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Erin Rodgers: There's nothing wrong with trying an extreme diet if it's done in a safe and secluded way. I've tried Jason Vale's week long juice detox on several occasions after a particularly boozy holiday, or if I'm feeling a bit flu-like to get myself and my health back on track. Whilst the process of making all your own juices and smoothies for a week is a bit costly and a lengthy process, the undeniable boost you feel by the end of the week is worth it. The juices taste incredible and, contrary to popular belief, there are no unpleasant side effects. After the week long cleanse, you can decide how often you want to juice, whether it's replacing a couple of lunches per week with a green alkaline juice, or converting to smoothie-ism for your everyday morning meal. If for no other benefit, trying a juice diet opens your eyes to new ways of incorporating fruit and veg into your diet. Who would have thought that raw courgette juice could be quite so palatable.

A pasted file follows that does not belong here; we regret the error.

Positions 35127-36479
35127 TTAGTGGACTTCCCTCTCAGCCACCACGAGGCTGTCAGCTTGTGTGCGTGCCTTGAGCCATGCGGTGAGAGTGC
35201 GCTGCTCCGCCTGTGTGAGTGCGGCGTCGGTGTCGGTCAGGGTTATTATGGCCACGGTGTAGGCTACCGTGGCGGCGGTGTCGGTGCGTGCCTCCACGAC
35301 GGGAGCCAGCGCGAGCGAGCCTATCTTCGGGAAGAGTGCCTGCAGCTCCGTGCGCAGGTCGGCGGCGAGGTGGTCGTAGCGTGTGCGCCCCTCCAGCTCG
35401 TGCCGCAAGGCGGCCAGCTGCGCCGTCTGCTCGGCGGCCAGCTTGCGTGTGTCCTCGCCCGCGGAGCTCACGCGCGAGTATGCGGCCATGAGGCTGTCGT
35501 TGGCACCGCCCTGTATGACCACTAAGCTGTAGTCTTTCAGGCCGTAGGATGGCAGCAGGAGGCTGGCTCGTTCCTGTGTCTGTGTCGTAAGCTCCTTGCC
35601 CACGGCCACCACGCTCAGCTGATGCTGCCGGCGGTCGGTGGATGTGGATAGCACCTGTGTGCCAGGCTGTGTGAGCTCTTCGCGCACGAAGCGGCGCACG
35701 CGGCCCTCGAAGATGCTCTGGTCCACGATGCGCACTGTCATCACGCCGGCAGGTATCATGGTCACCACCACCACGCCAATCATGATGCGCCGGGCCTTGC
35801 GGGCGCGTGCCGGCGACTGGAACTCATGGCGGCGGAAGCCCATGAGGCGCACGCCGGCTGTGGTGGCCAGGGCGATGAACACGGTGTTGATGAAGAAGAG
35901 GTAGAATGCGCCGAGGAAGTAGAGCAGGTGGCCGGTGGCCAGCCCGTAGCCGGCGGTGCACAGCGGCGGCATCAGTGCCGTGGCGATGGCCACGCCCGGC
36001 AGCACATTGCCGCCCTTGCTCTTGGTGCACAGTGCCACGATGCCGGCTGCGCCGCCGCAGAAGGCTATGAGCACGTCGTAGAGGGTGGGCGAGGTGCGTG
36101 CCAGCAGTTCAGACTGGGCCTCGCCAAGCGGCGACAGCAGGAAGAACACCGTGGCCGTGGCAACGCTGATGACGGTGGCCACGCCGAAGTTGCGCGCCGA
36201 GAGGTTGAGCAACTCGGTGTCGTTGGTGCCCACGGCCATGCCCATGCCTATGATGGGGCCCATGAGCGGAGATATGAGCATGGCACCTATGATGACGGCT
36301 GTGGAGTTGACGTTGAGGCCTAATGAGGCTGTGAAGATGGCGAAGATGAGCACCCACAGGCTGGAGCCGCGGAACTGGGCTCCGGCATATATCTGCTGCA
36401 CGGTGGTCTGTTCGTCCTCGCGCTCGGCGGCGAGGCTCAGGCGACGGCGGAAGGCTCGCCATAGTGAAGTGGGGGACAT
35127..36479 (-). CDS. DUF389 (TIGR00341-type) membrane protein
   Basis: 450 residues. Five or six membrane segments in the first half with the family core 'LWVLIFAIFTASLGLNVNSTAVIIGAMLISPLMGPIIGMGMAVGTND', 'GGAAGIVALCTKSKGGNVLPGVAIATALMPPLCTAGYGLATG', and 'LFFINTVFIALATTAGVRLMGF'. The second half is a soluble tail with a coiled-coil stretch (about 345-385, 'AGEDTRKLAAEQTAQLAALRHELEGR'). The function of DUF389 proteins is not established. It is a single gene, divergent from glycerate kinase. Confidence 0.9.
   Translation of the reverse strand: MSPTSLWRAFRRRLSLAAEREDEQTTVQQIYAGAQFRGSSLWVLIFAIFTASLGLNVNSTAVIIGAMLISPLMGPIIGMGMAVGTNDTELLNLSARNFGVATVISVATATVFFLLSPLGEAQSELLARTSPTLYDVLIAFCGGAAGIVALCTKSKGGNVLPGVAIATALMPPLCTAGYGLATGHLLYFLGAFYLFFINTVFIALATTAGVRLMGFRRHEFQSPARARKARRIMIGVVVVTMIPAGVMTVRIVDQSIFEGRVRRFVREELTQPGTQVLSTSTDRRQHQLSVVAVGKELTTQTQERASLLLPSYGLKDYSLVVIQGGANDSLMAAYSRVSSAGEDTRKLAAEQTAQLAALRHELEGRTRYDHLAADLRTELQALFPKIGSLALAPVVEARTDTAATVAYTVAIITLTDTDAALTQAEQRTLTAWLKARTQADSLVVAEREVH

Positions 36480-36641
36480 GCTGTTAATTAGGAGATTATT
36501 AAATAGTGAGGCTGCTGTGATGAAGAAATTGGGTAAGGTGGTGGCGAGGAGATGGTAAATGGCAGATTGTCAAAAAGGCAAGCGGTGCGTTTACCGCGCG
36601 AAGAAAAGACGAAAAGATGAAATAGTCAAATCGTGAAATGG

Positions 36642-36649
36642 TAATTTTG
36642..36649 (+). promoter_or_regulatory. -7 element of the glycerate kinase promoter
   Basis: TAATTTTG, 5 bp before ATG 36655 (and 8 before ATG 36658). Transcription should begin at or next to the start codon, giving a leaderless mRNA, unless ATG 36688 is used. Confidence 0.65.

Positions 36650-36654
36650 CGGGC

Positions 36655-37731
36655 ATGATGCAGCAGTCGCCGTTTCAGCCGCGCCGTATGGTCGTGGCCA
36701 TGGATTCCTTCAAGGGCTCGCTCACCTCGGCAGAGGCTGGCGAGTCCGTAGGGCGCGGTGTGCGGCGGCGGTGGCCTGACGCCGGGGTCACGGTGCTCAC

Grace Marsh: Yes, it might be natural, but the amount of sugar you'll consume on a diet only drinking juices is not healthy at all. We've all been told countless times what makes a balanced diet: that pie chart plate is firmly imprinted in our minds. Consuming solely fruit and vegetables through juices doesn't, in any way, provide you with the nutrients and minerals that your body needs, even if it is a temporary thing. Fruits and vegetables have low sodium content, which means salt deficiency can occur from being on a juice diet, consequently leading to headaches and weakness. Juice diets are endorsed by the media, yet they're nothing but a marketing myth that attracts and misleads middle-aged women, leading them to believe it will provide them with miracle effects. In reality, any weight lost during an intensive juice diet will be put straight back on. For me, there are better ways to detox or lose weight.